“Hard rock, but always melodic,” is how Branam defines itself, a Dominican band that started its activity in 2012 and works hard to promote the rock scene in its country. The group originally hails from the city of Santiago, in the northern Democratic Republic of the Congo, and their first published recordings date back to 2015.
Throughout these years, the maturity that experience on stages and recording studios has given them has become evident. Their voice has become more solid and powerful, able to convey greater security and power.
The best example of this development is their latest song, “Zelda,” which begins to create an atmosphere that moves between the interesting and the strange, amid a sound that evokes the Middle East. When the whole band comes on, it sounds reminiscent of Led Zeppelin and “Kashmir,” the page-and-plant classic inspired by this part of the planet. “Zelda” is a masterful, complex and captivating song that grows as you listen to it over and over again. Each new opportunity helps us discover the layers and arrangements that enrich them.
The video for this song marks a big step in Pranam’s visual work. Directed by singer and guitarist Karim Lopez, with choreography by prominent Dominican actor Nelson Mata, it is close to experimental video art, and goes far beyond generic audiovisual rock music. “For me, the video looks like they saw us going crazy very subtly,” says bassist Julio Fernandez.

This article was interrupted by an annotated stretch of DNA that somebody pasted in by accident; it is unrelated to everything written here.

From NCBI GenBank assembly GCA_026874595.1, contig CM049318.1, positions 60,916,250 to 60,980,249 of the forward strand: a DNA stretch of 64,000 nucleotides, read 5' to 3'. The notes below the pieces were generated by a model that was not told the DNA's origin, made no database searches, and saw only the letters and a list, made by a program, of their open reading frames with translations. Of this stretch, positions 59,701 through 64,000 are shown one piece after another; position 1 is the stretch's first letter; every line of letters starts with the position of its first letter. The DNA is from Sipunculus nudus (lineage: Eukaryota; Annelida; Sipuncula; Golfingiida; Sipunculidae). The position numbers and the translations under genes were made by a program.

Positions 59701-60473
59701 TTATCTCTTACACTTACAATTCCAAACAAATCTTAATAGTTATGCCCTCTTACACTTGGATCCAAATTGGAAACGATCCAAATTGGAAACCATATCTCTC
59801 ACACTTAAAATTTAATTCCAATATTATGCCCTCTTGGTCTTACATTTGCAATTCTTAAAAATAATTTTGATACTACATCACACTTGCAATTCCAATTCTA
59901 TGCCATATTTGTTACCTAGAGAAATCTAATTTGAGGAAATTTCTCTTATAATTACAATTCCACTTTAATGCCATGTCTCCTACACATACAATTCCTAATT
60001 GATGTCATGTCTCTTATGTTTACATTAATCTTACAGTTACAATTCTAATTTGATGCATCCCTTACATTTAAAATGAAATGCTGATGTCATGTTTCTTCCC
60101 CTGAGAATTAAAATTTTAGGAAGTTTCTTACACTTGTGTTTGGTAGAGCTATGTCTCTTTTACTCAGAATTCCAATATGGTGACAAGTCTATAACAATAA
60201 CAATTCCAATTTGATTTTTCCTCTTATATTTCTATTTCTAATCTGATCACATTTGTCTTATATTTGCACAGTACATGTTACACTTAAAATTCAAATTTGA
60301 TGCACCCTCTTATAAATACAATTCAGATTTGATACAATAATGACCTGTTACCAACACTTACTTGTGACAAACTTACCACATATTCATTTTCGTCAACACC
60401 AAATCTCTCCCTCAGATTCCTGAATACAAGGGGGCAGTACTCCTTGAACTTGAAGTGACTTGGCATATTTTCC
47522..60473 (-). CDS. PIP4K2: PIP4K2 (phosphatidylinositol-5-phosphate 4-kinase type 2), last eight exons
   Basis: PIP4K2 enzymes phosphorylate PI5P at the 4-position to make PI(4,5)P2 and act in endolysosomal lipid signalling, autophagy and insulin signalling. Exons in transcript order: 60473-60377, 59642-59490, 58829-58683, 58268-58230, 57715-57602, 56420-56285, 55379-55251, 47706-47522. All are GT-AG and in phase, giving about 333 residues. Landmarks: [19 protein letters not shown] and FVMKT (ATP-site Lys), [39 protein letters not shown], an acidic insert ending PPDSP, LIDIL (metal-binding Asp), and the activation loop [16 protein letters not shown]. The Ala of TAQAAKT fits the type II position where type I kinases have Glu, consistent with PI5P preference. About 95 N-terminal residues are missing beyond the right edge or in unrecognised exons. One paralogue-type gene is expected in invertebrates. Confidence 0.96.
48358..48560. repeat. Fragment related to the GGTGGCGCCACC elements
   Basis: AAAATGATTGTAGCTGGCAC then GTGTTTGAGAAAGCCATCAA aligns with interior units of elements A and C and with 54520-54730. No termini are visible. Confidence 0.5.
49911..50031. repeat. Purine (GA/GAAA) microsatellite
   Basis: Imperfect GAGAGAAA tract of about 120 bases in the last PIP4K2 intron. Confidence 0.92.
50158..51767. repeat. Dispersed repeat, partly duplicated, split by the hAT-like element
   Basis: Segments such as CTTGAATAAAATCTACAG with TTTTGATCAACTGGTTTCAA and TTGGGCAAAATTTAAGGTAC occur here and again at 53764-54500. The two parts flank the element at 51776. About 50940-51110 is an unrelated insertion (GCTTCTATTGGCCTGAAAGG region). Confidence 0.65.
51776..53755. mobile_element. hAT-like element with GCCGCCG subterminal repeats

Pranam also consists of Raul Castillo on guitar and Kaunapo Jaquez on drums, sequences and choruses. The Dominican band has taken rock and roll to some of the most important stages and events in their country, such as Mass Destruction, OktoberFest, La Fiesta de la Música and the International Festival Latinos Sin Fronteras 2021. Their songs have been played on the radio. Stations in countries such as Mexico, the United States, Colombia, Spain, Panama and Argentina. In February 2020, “No Se Podemos Ver” was nominated for Best Hard Rock Song for the first edition of the Dominican Independent Awards.
After singles like “LXIX”, “Can”, “No se puede ver” and “Tiempos”, with “Zelda” the group seeks to continue opening paths for their ground rock, which has always been linked to other genres of music. It feels like a melting pot of music from almost every corner of the planet. They know it’s a long way to go, but they’ve been taking very good steps for some time.
“Travel junkie. Coffee lover. Incurable social media evangelist. Zombie maven.”